|Title||Do omnivorous shrimp influence mayfly nymph life history traits in a tropical island stream?|
|Publication Type||Journal Article|
|Year of Publication||2014|
|Authors||Macias, NA, Colon-Gaud, C, Duggins, JW, Ramírez, A|
|Journal||Revista de Biología Tropical|
|Keywords||interspecific interactions, mayflies, predator-prey, shrimp, tropical streams.|
Interspecific interactions can play an important role in determining habitat selection and resource usebetween competing species. We examined interactions between an omnivorous shrimp and a grazing mayfly,two co-dominant taxa found in Puerto Rican headwater streams, to assess how predator presence may influ-ence mayfly resource use and instantaneous growth in a tropical rainforest ecosystem. We conducted a seriesof behavioral and growth experiments to determine the effects of the freshwater shrimp,Xiphocaris elongata,on the growth rate and resource selection of mayfly nymphs in the family Leptophlebiidae. For resource choiceassessments, we conducted a series of five day laboratory experiments where mayflies were given access to tworesource substrate choices (cobble vs. leaves) in the presence or absence of shrimp. To assess for the effects ofshrimp on mayfly fitness, we measured mayfly growth in laboratory aquaria after five days using four treatments(cobble, leaves, cobble + leaves, no resource) in the presence or absence of shrimp. In resource choice experi-ments, mayflies showed preference for cobble over leaf substrata (p<0.05) regardless of the presence of shrimps,however, the preference for cobble was significantly greater when shrimp were present in the leaf habitat. Ingrowth experiments, there were no statistical differences in mayfly growth in the presence or absence of shrimp(p=0.07). However, we measured increased mayfly nymph growth in the absence of predators and when bothcobble and leaves were available. Our results suggest that interspecific interactions between these taxa couldpotentially influence organic matter resource dynamics (e.g., leaf litter processing and export) in Puerto Ricanstreams. Rev. Biol. Trop. 62 (Suppl. 2): 41-51. Epub 2014 April 01.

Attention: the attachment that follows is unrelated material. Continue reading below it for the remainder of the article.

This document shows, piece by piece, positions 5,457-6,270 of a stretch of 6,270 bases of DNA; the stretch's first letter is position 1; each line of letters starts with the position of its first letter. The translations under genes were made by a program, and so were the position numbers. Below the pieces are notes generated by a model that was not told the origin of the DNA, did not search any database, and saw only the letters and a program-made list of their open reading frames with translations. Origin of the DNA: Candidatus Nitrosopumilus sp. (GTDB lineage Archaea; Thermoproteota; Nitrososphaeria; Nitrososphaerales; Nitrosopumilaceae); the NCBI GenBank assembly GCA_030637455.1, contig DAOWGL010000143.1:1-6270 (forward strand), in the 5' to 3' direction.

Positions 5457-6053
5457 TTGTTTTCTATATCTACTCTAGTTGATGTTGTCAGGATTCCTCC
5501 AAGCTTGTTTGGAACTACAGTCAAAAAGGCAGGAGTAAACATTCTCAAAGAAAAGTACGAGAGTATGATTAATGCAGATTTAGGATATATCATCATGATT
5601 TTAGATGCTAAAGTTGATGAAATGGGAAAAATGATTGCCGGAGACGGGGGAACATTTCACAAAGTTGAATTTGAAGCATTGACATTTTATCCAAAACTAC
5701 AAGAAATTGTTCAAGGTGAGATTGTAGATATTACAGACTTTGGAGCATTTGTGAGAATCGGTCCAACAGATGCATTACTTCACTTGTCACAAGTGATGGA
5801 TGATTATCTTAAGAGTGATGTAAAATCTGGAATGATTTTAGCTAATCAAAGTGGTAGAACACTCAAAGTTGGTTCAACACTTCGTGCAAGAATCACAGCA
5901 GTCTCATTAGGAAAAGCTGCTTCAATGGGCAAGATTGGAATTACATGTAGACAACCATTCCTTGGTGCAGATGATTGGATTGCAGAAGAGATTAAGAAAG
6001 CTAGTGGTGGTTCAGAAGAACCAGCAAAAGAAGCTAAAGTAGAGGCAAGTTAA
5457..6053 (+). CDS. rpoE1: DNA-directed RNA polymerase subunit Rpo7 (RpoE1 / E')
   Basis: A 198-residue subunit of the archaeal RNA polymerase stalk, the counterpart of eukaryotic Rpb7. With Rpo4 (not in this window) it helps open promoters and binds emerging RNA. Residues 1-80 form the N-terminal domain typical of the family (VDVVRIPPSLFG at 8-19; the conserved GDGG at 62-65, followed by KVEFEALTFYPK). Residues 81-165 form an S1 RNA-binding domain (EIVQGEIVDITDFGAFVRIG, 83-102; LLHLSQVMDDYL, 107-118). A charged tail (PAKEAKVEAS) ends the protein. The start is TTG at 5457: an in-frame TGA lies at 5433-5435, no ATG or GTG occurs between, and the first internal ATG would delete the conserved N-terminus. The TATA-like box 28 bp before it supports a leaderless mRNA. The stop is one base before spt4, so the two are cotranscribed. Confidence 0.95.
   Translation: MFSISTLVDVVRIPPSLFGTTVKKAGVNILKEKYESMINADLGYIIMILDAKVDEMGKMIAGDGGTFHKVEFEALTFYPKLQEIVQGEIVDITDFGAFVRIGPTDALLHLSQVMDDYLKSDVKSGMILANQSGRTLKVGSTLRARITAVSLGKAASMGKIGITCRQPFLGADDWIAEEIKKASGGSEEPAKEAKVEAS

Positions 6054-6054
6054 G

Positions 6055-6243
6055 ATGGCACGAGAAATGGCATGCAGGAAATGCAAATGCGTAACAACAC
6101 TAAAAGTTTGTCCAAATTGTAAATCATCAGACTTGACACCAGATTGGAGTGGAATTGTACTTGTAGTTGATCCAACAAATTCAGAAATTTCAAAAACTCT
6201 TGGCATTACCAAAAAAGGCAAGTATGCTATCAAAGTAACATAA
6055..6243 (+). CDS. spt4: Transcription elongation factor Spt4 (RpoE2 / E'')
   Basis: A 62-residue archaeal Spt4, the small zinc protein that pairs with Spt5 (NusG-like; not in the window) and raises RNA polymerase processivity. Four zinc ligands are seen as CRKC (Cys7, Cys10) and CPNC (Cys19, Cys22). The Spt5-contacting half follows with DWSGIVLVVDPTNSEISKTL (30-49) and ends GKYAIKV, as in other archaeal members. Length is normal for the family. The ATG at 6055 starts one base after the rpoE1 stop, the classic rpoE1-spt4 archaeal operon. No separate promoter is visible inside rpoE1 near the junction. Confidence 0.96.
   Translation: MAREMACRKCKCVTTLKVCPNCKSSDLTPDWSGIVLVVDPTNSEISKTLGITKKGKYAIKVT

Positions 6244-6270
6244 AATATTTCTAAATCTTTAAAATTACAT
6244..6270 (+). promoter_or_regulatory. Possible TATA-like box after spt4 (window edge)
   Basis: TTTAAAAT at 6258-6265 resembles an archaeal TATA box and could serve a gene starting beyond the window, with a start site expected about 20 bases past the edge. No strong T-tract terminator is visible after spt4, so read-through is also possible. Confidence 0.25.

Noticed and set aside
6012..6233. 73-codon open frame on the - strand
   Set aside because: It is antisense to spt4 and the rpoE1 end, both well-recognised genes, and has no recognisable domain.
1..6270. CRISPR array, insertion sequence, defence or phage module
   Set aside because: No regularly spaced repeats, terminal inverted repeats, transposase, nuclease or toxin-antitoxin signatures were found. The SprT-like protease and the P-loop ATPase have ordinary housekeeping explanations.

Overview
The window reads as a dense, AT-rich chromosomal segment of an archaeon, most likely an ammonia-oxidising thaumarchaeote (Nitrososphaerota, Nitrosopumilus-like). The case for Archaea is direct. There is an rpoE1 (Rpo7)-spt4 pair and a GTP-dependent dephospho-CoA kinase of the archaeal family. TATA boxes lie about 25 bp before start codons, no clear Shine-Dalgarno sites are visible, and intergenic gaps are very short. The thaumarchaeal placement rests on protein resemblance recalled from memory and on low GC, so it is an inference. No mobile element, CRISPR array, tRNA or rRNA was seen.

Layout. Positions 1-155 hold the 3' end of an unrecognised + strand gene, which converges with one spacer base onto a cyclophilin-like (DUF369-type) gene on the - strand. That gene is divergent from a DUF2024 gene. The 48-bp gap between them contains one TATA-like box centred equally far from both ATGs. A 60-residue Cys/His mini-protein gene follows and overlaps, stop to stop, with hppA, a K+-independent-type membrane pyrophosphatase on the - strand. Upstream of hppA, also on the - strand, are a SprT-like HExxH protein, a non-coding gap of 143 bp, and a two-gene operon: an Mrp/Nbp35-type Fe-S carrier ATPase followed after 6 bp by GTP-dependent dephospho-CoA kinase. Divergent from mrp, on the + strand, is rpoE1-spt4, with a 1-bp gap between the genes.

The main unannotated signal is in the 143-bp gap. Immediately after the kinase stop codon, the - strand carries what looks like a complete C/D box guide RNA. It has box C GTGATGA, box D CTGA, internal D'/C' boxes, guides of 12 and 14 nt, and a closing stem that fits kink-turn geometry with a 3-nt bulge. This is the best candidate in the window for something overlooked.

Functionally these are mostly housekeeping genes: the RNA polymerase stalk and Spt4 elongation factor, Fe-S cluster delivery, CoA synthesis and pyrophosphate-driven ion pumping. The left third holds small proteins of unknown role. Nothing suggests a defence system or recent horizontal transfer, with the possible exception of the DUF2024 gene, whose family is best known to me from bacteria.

|Short Title||Do omnivorous shrimp influence mayfly nymph life history traits in a tropical island stream?|